Process description languages, such as the picalculus [SW01], offer the possibility of formally describing system behaviour at varying levels of abstraction, and applying logical techniques to verify this behaviour.
But system behaviour often depends on environmental considerations. What a system can do depends on the current context in which it finds itself. It is this context which determines what information is available to the system, and therefore affects its future evolution. In a dual manner the current context determines the knowledge of the system which is available to its environment, and thus affects the use which can be made of the system. Moreover this interplay between a system and its environment is dynamic, changing as either or both evolve.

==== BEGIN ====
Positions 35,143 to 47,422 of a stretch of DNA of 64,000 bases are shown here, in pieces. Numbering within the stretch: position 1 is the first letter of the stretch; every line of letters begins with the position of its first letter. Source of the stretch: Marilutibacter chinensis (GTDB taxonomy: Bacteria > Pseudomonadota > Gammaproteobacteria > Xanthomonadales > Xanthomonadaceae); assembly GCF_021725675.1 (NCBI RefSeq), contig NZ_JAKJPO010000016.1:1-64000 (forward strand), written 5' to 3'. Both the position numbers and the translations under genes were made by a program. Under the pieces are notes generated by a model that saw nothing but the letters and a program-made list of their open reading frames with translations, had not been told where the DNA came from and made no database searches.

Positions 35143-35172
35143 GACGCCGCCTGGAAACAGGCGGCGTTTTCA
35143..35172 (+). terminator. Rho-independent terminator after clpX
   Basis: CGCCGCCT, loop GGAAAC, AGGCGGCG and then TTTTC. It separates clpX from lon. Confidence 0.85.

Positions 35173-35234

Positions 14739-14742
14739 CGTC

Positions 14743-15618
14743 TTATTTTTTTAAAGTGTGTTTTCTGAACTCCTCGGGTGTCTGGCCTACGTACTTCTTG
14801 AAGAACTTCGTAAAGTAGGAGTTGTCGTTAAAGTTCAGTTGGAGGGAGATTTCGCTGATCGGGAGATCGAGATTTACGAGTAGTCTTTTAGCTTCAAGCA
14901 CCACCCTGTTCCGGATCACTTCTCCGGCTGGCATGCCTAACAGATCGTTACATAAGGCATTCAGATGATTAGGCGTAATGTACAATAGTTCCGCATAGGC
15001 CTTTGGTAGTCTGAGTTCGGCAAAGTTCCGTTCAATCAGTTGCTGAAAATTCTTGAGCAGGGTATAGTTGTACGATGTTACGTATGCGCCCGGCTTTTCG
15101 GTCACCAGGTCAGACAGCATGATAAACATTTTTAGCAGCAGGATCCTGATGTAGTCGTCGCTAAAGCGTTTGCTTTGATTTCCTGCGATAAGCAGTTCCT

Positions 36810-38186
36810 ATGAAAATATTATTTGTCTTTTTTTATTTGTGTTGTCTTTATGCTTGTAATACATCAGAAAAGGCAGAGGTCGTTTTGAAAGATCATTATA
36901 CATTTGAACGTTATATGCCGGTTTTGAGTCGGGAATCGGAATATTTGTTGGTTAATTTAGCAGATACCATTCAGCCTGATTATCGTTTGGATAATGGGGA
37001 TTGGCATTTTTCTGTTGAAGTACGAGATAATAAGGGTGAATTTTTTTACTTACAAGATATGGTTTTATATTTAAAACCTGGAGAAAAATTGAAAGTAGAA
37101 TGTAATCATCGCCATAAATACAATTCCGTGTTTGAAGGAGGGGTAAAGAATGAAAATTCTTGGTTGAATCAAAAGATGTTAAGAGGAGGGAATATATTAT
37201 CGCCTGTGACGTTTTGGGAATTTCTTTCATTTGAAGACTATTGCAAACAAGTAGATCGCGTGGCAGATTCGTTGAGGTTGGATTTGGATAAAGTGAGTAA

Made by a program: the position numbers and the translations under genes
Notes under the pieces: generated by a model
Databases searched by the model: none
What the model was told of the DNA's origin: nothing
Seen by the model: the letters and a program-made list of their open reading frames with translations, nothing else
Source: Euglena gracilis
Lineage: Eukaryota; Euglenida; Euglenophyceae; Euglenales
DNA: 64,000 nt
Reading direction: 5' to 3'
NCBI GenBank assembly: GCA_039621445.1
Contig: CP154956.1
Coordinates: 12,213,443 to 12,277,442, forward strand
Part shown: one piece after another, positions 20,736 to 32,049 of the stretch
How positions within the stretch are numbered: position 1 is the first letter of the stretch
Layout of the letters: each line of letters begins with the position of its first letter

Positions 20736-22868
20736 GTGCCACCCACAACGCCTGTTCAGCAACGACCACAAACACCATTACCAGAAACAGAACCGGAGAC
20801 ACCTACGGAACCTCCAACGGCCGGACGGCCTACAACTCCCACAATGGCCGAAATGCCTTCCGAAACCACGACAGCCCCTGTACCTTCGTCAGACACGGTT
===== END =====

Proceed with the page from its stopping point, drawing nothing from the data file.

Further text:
In this talk I will offer a survey of recent work on behavioural theories of systems in which their environments play a crucial role. We will see three instances in which environmental knowledge involves key features of
: Capabilities on resources and access rights to sites are determined by a static type system, [HRY05]; only partial knowledge of these types are available to the environment.
: Systems run on a dynamically changing network of inter-connected nodes, where both the nodes and the connections are subject to failure, [FH08]; this network is shared between the system and its environment.
: Use of resources entail a cost, which must be borne by the processes responsible, [HG08]; the environment determines the overall funds available to processes for access to resources.
The focus will be on a particular process description language called Dpi [Hen07], oriented towards distributed systems.